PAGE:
two posts in which these four digits appear
in product numbers within links— namely,
the Garden Party  "Background" link and 
the Seven Bridges  "wild" link.

Then again, perhaps not.

Grim Joke

Filed under: General,Geometry — m759 @ 7:00 PM

"It's a grim joke." — Amy Adams in "The Master"

When Irish Eyes Are Smiling

Geometry lesson

Click diagram for some background from 3/17.
See, too, some background on Amy Adams and on Leap Day.

For related Harvard humor, see Venn Diagram.


Filed under: General — Tags: — m759 @ 11:30 AM

… For the Boston Church of the Advent coffee hour:

Suggested topic: 

The Klee picture on the above cup— a graphic rendition of the poem
Once Emerged from the Gray of Night — as presented on the cover
and discussed in the text of Martha B. Helfer's The Word Unheard .

Talk amongst yourselves.


Filed under: General — m759 @ 11:00 AM

Today's sermon is for Martha B. Helfer, author of
the treatise on Darstellung  in today's previous post
and of the following—

(Click for clearer image.)

Helfer's The Word Unheard  was published by Northwestern University Press
on St. Andrew's Day, 2011. Log24 posts on that day—

Lines, Grids, and Fatuity for St. Andrew's Day.

The last of these warned of an upcoming Jewish Book Week event
on February 22, 2012.

That date turned out to be Ash Wednesday. See a Log24 post on that topic
that quotes a poet, T.S. Eliot, with anti-Semitic proclivities—

"And the light shone in darkness and
Against the Word the unstilled world still whirled
About the centre of the silent Word."

— T. S. Eliot, "Ash Wednesday"

This is perhaps not entirely irrelevant to Helfer's title, The Word Unheard .

* A concept of Schopenhauer and Hitler, and the first name of
   a fictional Boston mathematician.


Filed under: General — m759 @ 10:31 AM

The title of yesterday's post Will and Representation is of course
a reference to Schopenhauer's philosophical work of that name.

As the post itself indicates, the title is also a punning reference to
mathematical representation theory . 

To avoid confusion, it should be noted that Schopenhauer's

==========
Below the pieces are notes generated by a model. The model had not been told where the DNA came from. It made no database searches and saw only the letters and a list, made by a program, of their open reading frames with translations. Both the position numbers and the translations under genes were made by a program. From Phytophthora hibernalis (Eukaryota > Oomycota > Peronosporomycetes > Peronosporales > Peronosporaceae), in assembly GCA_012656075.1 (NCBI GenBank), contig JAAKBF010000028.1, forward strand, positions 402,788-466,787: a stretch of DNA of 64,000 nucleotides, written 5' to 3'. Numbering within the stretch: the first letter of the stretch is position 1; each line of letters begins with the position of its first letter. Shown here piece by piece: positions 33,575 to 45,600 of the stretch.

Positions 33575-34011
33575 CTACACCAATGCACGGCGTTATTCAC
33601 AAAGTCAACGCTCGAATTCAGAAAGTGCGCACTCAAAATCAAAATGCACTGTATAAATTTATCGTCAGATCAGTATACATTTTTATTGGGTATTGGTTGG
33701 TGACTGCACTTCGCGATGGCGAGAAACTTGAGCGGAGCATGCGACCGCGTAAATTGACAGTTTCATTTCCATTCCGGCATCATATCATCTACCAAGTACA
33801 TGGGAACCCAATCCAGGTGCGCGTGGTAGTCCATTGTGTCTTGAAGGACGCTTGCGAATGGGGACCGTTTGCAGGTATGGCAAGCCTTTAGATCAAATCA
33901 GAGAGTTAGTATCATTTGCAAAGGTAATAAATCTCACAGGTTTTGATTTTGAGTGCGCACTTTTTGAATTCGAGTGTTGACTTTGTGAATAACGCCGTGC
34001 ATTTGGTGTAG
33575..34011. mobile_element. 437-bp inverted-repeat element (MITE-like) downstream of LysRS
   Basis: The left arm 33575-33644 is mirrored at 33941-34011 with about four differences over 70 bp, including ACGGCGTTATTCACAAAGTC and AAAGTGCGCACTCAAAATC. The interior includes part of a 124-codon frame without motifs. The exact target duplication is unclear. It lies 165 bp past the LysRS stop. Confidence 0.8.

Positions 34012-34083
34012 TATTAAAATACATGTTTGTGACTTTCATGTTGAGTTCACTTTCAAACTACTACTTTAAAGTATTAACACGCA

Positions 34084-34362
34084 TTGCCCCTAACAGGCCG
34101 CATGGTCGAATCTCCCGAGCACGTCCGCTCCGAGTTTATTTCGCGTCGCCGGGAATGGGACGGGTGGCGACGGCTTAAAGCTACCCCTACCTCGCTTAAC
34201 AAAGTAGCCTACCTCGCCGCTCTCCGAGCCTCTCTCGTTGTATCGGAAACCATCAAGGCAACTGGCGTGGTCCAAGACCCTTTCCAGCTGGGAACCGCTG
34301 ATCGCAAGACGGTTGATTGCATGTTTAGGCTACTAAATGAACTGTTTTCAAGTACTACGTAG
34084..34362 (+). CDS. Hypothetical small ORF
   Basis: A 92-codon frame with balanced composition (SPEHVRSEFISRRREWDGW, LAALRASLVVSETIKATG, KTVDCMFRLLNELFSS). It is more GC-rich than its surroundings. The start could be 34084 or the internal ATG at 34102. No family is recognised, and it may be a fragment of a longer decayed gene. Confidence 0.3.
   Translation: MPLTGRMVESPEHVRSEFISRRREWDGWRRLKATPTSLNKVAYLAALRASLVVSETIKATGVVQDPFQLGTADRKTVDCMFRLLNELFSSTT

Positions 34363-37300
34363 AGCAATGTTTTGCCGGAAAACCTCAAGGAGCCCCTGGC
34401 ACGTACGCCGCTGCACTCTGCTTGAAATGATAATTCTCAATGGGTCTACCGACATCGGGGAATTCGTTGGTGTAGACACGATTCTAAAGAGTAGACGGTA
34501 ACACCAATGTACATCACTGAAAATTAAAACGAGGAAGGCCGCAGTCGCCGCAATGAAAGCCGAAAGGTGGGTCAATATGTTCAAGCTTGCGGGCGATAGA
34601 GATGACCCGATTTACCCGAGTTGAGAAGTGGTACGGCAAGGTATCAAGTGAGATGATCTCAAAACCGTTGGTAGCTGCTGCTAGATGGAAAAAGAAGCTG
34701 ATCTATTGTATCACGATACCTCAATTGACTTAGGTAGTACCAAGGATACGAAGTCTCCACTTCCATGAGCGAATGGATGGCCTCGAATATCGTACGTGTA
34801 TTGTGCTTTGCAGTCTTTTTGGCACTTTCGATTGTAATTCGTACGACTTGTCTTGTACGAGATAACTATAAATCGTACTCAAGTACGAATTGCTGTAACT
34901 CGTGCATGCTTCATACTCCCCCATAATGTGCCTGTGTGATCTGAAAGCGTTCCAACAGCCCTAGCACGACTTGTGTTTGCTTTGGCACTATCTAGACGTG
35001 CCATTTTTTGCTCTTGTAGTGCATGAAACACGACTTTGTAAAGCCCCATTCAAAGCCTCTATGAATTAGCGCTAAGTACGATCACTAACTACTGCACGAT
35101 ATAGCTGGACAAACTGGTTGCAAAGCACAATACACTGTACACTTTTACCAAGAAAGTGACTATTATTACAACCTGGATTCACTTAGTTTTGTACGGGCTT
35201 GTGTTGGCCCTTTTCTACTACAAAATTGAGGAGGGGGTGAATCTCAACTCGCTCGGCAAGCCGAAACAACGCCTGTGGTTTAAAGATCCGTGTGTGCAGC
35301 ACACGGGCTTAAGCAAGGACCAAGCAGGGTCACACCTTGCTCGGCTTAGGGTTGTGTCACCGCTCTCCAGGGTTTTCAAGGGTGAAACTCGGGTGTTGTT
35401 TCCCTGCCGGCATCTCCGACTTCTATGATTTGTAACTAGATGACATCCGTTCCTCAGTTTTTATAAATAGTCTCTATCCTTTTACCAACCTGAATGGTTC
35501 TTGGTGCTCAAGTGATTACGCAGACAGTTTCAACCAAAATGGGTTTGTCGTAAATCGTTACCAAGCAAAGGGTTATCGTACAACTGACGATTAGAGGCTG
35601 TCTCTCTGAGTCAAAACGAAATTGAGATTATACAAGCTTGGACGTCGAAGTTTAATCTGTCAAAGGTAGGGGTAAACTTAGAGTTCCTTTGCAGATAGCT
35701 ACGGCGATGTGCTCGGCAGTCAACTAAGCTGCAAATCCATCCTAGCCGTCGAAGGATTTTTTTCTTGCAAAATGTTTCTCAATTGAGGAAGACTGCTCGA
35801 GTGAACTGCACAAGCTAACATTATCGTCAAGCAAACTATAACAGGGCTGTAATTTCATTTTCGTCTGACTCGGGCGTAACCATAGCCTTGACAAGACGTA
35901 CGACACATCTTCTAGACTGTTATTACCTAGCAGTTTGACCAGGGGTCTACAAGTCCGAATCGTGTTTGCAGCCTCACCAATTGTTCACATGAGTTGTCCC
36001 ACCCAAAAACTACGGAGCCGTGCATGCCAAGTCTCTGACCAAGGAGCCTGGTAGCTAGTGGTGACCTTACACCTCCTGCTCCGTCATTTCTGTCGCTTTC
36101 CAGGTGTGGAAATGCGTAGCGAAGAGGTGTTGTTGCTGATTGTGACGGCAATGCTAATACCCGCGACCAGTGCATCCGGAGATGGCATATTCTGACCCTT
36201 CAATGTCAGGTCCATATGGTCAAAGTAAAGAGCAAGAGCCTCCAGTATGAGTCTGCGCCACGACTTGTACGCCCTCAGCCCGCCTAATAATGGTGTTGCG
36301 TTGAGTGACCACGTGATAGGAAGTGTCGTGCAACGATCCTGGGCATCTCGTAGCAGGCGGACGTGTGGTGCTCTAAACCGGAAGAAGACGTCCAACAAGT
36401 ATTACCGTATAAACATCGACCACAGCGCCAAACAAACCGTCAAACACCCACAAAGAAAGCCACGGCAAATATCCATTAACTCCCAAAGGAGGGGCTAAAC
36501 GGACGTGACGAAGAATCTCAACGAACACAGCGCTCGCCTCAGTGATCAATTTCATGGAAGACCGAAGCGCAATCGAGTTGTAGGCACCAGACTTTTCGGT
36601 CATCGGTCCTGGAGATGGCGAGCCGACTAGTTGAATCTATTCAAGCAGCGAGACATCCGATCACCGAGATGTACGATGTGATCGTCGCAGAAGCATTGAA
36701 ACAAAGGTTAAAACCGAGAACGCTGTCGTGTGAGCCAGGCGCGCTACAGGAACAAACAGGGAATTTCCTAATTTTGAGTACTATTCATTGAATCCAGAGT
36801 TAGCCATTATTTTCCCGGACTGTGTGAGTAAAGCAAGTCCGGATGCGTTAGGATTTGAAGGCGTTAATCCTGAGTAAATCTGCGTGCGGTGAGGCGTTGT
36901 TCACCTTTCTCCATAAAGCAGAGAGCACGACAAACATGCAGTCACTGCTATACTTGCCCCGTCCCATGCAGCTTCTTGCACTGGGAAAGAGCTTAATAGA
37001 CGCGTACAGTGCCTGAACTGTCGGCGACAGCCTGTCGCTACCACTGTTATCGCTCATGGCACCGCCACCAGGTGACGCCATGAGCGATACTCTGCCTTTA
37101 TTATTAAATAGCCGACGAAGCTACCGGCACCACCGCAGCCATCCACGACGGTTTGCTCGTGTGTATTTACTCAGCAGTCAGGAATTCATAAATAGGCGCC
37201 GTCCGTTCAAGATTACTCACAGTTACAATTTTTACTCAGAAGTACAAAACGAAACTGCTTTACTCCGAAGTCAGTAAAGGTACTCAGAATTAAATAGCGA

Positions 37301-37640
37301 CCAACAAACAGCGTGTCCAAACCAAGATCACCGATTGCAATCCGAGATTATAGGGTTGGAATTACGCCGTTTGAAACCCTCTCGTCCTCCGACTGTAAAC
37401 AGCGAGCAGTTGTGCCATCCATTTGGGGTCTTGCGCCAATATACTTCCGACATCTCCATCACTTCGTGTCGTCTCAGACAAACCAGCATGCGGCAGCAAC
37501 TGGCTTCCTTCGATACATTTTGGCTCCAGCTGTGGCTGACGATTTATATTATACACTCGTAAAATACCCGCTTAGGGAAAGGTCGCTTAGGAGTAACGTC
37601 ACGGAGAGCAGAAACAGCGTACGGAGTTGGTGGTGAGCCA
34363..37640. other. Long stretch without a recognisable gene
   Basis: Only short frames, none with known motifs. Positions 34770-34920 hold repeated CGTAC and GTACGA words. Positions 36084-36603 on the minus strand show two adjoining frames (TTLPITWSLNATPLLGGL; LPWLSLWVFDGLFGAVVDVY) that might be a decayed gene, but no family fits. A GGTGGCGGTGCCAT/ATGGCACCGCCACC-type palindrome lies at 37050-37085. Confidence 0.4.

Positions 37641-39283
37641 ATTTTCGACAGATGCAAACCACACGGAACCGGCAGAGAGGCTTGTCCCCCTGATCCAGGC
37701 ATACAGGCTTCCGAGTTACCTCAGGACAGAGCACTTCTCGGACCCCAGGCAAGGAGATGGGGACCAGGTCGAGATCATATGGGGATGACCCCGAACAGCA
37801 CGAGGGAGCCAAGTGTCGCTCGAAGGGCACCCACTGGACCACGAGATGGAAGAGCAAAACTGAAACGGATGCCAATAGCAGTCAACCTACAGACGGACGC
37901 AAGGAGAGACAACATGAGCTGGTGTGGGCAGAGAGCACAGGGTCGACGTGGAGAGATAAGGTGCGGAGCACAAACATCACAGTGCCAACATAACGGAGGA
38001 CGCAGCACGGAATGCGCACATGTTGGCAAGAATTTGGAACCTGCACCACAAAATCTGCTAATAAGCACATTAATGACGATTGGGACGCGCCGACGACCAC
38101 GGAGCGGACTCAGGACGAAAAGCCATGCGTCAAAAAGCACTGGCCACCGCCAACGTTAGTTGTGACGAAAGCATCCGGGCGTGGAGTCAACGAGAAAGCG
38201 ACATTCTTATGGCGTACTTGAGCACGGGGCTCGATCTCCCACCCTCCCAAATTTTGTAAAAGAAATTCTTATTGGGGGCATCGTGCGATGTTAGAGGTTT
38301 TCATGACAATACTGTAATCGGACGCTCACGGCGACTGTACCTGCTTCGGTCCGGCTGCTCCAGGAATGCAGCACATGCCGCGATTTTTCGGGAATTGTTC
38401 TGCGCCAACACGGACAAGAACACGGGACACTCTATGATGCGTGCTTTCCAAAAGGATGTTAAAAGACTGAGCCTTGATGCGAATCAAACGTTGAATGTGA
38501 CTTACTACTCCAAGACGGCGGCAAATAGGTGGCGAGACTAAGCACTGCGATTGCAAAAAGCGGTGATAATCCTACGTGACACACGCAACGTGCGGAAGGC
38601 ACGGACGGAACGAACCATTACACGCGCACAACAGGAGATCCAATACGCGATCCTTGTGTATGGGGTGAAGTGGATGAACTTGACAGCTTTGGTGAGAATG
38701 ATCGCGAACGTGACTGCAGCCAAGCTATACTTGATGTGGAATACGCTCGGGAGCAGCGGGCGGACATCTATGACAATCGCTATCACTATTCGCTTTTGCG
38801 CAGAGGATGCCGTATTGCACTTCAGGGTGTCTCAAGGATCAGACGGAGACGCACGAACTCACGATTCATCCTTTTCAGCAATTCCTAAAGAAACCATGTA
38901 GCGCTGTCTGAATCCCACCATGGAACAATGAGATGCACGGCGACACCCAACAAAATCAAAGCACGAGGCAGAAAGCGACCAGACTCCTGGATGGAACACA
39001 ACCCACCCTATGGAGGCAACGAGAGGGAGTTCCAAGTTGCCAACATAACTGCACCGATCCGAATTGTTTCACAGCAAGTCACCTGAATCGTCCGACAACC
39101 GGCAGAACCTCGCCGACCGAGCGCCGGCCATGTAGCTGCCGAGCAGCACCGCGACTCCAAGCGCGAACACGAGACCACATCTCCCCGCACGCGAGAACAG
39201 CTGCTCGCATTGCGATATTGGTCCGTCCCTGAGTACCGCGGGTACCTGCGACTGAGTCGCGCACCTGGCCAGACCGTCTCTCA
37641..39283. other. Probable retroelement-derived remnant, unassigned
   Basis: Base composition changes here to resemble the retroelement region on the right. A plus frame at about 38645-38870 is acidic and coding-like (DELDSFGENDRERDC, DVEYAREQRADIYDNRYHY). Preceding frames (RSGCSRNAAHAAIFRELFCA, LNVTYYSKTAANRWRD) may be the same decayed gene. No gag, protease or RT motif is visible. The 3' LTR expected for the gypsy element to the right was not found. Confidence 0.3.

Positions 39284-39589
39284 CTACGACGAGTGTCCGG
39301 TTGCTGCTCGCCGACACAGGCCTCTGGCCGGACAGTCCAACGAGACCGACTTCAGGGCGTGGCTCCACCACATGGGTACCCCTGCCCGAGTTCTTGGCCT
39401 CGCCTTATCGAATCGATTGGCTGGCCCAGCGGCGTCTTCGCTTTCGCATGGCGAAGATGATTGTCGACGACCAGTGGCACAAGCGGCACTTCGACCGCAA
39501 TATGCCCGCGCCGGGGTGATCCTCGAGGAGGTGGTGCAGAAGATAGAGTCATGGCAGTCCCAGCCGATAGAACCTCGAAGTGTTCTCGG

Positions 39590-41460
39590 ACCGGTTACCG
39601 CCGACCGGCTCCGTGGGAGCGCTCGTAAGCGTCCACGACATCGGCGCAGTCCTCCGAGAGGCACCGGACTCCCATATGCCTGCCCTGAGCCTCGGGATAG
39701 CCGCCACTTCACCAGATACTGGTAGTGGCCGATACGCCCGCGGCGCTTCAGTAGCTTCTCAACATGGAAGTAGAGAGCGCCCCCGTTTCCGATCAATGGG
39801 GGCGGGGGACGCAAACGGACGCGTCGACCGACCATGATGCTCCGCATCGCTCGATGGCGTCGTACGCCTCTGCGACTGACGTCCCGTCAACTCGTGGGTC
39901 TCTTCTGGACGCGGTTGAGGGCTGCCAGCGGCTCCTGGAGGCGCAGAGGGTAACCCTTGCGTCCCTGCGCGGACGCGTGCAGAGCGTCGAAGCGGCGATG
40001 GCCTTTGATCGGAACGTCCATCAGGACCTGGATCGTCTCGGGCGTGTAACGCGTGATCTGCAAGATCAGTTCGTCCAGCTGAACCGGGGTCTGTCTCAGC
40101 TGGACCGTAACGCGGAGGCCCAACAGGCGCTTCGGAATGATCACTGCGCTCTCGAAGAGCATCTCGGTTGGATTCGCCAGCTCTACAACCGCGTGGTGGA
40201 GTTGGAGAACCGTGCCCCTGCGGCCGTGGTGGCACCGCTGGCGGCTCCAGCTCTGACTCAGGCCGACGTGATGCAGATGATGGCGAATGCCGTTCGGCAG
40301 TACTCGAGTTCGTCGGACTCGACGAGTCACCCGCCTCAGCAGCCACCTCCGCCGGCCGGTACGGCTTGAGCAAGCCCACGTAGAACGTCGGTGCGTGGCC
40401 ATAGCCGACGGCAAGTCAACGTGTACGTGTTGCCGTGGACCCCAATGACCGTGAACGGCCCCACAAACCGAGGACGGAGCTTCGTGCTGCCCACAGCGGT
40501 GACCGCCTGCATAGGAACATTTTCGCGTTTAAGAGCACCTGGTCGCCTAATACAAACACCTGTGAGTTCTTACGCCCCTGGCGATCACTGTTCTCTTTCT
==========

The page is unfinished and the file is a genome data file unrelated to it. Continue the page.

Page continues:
representation , in the original German, was Vorstellung .

The German for mathematical  representation theory is,
on the other hand, Darstellungstheorie . (The mathematical
use of Vorstellung  is non-technical, referring to concepts
of pedagogy. (A group presentation  is a Präsentation .))

For a discussion of the Vorstellung-Darstellung  distinction
in philosophy, not mathematics, see… 

The Retreat of Representation: The Concept of  Darstellung
in German Critical Discourse , by Martha B. Helfer,
State University of New York Press, 1996, esp. pp. 24-26.

Saturday, November 24, 2012

Will and Representation*

Filed under: General,Geometry — Tags: — m759 @ 2:56 PM

Robert A. Wilson, in an inaugural lecture in April 2008—

Representation theory

A group always arises in nature as the symmetry group of some object, and group
theory in large part consists of studying in detail the symmetry group of some
object, in order to throw light on the structure of the object itself (which in some
sense is the “real” object of study).

But if you look carefully at how groups are used in other areas such as physics
and chemistry, you will see that the real power of the method comes from turning
the whole procedure round: instead of starting from an object and abstracting
its group of symmetries, we start from a group and ask for all possible objects
that it can be the symmetry group of 

This is essentially what we call Representation theory . We think of it as taking a
group, and representing it concretely in terms of a symmetrical object.

Now imagine what you can do if you combine the two processes: we start with a
symmetrical object, and find its group of symmetries. We now look this group up
in a work of reference, such as our big red book (The ATLAS of Finite Groups),
and find out about all (well, perhaps not all) other objects that have the same
group as their group of symmetries.

We now have lots of objects all looking completely different, but all with the same